– the low-income Memphis tenant, a disabled single mother, was evicted from her apartment in apparent violation of tenancy laws.
For the latest case, Grimm provided the woman with a pro bono tutorial on protecting federal tenants and how to enlist HUD’s help. He had just helped a New Jersey woman write a letter to the Kia dealership reluctant to replace her engine.
Many of their clients don’t need a mercenary complainer so much as basic instructions on how to complain.
“People don’t know how to defend themselves,” Grimm said.
For these two, it comes naturally. They both describe learning to speak early in rowdy families in Pittsburgh.
“We are Italians,” explained Zecca. “We don’t really have a voice inside.”
They both became essential repairers for relatives and friends who had products to return or refunds to demand.
“If something was broken, my mom would just throw it away,” Zecca said. “I would say, no, they sold us this product that didn’t work, and we’re taking it back. These companies want to make it difficult, so you give up.
Both have experience working in grievance-prone companies, including technology and healthcare. Zecca still works full-time for a medical software company. Grimm was once a clerk at the Apple Store and spent six years behind the service desk of a Mercedes dealership, where he saw low sales but the highest customer approval ratings in the company.
“I used to tell people that they didn’t have to do unnecessary work all the time,” he says.
The Karens for Hire light bulb went out in early 2022. ‘We could do this as a business,’ they said one evening, laughing at Zecca’s involvement in his boss’ months-long battle with Home Depot about a botched refrigerator installation.
Grimm, who had recently quit his job with a case of burnout at the service center, built a website heavy with references to Star Wars and the Marvel universe (just like their house). A video someone posted on ICT Tac about the signs they put up around Pittsburgh – “Karens for Hire, Entitled to Help” – generated a flurry of inquiries and an article by Yahoo finance.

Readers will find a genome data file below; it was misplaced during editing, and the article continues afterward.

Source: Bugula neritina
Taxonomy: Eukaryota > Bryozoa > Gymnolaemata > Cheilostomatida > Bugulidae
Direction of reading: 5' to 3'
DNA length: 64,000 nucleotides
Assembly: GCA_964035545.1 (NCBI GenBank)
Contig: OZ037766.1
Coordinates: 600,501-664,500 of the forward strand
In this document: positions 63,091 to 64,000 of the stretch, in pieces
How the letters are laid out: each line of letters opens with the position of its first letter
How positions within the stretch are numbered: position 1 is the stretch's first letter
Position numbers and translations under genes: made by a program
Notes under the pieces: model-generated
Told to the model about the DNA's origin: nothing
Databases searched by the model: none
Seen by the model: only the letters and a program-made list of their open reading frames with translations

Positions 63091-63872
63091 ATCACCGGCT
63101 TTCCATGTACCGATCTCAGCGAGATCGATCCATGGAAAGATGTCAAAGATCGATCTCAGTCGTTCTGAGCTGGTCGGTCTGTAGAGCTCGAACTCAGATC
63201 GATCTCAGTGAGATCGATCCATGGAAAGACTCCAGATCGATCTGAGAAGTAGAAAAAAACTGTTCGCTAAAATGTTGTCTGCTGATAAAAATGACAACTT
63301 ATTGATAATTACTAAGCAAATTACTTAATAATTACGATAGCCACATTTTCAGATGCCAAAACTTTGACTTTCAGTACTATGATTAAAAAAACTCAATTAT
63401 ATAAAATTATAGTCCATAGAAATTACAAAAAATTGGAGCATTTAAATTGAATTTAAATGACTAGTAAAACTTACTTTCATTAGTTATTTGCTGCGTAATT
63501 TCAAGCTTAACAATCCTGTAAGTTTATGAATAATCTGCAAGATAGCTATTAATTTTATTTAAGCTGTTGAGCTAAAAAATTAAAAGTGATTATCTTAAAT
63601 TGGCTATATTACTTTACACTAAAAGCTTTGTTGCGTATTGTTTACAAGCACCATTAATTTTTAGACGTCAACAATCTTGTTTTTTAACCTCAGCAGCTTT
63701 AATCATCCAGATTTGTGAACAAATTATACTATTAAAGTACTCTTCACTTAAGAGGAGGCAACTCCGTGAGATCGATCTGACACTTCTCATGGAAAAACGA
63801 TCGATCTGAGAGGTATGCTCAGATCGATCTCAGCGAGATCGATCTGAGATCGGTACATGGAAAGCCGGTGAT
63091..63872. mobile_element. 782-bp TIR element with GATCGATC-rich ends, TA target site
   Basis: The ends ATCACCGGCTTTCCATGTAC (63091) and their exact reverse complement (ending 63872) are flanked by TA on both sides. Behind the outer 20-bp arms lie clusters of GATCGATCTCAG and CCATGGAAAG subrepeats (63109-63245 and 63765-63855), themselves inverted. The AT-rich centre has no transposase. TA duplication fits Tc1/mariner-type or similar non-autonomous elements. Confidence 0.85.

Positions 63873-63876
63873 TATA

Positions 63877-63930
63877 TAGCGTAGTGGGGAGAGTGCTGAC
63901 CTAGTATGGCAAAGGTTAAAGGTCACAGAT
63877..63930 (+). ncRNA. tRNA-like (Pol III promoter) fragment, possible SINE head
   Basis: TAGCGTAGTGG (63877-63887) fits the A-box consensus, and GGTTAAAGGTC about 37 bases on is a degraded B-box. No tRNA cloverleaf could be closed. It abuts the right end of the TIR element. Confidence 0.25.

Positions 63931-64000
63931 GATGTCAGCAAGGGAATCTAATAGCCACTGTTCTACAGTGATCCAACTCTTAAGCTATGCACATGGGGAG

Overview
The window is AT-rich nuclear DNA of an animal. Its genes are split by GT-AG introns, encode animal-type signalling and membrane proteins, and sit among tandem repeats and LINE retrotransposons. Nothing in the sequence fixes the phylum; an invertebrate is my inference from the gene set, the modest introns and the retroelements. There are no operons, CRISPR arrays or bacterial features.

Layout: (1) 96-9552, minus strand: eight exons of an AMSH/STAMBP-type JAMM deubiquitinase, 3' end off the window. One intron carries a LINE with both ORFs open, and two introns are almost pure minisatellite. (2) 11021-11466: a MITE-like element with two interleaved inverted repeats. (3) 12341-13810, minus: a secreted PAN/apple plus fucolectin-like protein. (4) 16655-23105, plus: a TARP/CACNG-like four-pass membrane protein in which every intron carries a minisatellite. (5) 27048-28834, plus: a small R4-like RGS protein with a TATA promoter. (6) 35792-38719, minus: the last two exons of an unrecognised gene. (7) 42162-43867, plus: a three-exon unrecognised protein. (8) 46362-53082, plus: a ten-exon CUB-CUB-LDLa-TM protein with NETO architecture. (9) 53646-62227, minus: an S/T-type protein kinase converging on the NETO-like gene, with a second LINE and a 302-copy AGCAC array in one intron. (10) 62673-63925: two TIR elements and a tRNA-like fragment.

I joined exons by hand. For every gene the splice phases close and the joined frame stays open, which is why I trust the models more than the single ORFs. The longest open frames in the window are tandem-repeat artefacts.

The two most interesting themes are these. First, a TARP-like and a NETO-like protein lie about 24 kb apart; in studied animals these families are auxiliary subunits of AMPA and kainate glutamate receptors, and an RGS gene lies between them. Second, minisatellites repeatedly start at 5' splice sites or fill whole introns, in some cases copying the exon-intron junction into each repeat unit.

They knew hanging on to “Karens” — the aggressively hair-styled white matriarchs of the meme menace — would be eye-catching, but also provocative, marketing. Not everyone is having fun.
They were featured last summer by local CBS-affiliated morning show “Pittsburgh Today Live” only to find the segment disappeared online. Someone had apparently objected to the Karen concept. The station, KDKA, did not respond to a request for comment.
“We’re not talking about yelling at the barista,” Zecca said. “We want to harness Karens’ power for good.”
Indeed, some who have tried to join their team have been too Karen.
“How stupid are you? It’s not that hard to figure out,” one contestant said in a test call before Zecca could rush the mute button and take over.
“It’s never the fault of the person answering the phone,” Grimm said. “This person is getting joke pay just to get yelled at.”
Instead, like other Defenders, the Karen hunt higher up the chain of custody. (Elliot Advocacy, for example, maintains a public database CEO phone numbers and emails.)
Grimm was unlucky with a monopoly ISP in Arkansas that had driven a family crazy by failing to connect them after more than three years of phone calls. Then he asked the woman to hand over her phone to a visiting technician and whispered the department head’s phone number. Grimm and this executive eventually located the system failure that was thwarting the process and the cycle was complete.
“I put a lot of lunch hours into this for three years,” said Amanda Boshears, 35, who paid the Karens $50 for the service.
Tasha Ray was also exhausted trying to extract this letter from Aetna.
Ray’s brother and his disabled mother in Atlanta had been waiting for weeks for her to be admitted to a treatment center. But an old policy from a decade ago prevented the center from processing his Medicaid application.
When Zecca took over, she found herself in the same chess carousel, call after call, that produced assurances that came to nothing.
Finally, she composed a tweet, tagging Aetna with mental health advocacy groups, shaming the company for delaying treatment she didn’t even have to pay for. “Our client has been trying for months to get a paper that says he doesn’t have coverage with you. Why is it so difficult?”
The company responded immediately, asking for details and giving Zecca a special email address. The next day they sent the letter.
Ray was thrilled, then shocked when they said she owed them nothing for an effort that spawned a 54-message-long chain of emails.
“I still sent them $100,” Ray said. “Honestly, just knowing someone else was stalking them was a huge relief.”
For her, it was more caring than Karen.